Why MONUSCO will never subdue the FDLR

Editor, RE: “MONUSCO handling of FDLR issue is appalling” (The New Times, August 28).


RE:MONUSCO handling of FDLR issue is appalling” (The New Times, August 28).

The only ones who are baffled by how appallingly incompetent MONUSCO and the wider UN have dealt with the FDLR are those who believe that they are there for the purposes they claim they are.

In fact, it would be quite interesting to try to plot on a map the major MONUSCO deployments against the operational locations of major resource extraction by global enterprises in Congo.

I have a sneaky feeling that the coincidence between the two would be extremely striking, providing a truer explanation for the large, long-lived and highly expensive MONUSCO whose mandate is waved through every year without debate despite its clear failure to fulfill any of its publicly stated goals.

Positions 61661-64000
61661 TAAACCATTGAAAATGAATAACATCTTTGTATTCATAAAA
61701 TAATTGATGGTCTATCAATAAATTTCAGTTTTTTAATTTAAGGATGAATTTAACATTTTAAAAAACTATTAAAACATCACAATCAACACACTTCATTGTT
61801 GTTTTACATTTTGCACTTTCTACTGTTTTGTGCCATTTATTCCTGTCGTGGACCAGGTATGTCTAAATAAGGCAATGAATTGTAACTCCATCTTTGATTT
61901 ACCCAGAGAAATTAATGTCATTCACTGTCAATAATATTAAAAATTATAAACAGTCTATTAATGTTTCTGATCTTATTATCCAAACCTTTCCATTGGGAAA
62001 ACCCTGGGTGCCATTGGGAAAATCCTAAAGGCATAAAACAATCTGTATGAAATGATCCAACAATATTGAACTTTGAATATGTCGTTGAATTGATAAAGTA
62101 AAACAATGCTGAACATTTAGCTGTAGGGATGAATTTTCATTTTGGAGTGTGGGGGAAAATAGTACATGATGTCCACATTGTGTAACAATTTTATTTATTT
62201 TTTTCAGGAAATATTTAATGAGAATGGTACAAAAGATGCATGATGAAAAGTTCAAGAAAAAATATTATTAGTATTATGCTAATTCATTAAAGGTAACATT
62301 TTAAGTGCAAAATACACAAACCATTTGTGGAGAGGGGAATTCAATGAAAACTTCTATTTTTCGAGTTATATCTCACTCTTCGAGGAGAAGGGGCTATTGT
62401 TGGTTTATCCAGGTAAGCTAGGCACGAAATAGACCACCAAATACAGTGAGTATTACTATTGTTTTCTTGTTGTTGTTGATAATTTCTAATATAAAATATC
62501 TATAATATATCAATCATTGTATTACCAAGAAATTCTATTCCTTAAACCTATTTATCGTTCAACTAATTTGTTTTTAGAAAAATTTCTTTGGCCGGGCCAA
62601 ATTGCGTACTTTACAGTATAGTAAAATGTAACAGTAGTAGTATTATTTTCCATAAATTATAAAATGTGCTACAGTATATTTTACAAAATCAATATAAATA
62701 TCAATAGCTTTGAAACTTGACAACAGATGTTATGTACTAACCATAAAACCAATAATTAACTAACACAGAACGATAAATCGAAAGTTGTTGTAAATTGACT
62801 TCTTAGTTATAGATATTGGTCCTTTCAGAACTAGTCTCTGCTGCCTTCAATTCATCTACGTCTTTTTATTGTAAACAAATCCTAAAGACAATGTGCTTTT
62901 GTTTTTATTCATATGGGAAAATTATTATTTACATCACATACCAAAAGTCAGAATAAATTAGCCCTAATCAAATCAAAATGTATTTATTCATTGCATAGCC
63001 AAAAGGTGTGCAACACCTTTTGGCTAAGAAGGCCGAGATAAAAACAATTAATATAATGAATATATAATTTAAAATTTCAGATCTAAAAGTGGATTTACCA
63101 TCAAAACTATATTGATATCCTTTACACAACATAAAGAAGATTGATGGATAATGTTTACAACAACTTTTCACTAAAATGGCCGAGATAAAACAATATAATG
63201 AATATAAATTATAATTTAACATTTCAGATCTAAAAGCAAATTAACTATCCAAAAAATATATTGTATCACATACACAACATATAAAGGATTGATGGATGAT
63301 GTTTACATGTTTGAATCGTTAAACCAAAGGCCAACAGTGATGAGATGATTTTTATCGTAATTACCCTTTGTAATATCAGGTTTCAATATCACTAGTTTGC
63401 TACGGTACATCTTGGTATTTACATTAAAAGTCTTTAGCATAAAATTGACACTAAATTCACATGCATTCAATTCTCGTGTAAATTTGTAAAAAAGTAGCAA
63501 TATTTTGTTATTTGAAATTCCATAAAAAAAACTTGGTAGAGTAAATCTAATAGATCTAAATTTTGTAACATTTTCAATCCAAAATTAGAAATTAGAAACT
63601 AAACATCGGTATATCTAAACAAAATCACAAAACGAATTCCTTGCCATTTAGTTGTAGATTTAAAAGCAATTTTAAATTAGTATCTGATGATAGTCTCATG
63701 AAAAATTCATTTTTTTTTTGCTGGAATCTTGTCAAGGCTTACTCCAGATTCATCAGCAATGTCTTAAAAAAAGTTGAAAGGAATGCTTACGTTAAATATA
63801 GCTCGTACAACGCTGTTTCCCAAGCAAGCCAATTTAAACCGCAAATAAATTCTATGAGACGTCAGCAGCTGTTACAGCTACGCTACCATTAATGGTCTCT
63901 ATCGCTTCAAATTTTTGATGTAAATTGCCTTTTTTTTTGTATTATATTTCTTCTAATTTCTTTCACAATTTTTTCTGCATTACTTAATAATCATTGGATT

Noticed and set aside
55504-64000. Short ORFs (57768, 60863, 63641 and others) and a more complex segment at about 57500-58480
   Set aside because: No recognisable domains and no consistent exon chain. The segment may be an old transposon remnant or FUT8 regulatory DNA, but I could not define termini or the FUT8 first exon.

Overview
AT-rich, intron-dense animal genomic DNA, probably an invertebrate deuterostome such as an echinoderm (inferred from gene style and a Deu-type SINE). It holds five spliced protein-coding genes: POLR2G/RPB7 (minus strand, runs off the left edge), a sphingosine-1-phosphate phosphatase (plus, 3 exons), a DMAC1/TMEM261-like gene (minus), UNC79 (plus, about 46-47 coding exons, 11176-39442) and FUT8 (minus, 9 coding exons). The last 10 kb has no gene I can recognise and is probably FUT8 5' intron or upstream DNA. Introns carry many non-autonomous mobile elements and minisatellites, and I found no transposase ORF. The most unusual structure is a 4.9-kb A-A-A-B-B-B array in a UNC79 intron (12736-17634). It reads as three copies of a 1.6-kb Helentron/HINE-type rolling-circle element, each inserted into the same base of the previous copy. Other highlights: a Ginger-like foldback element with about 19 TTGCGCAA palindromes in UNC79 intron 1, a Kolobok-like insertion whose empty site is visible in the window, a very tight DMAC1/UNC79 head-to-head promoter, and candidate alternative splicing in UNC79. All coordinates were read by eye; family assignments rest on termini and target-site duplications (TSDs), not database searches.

In reality, MONUSCO is meeting the underlying mandate for which it was intended: Providing a UN Security Council Chapter VII-mandated guard duty for global mining and other resource extraction companies to operate in the DRC without let or hindrance.

At only US$1.5 billion a year, this is a wonderful bargain given what these companies are taking out every year. The continued presence of the FDLR and the other armed groups is absolutely necessary to justify the perpetuation of this security arrangement.

And so everything will be done to ensure the FDLR is never eradicated because it serves as a justification for MONUSCO’s own continued presence.



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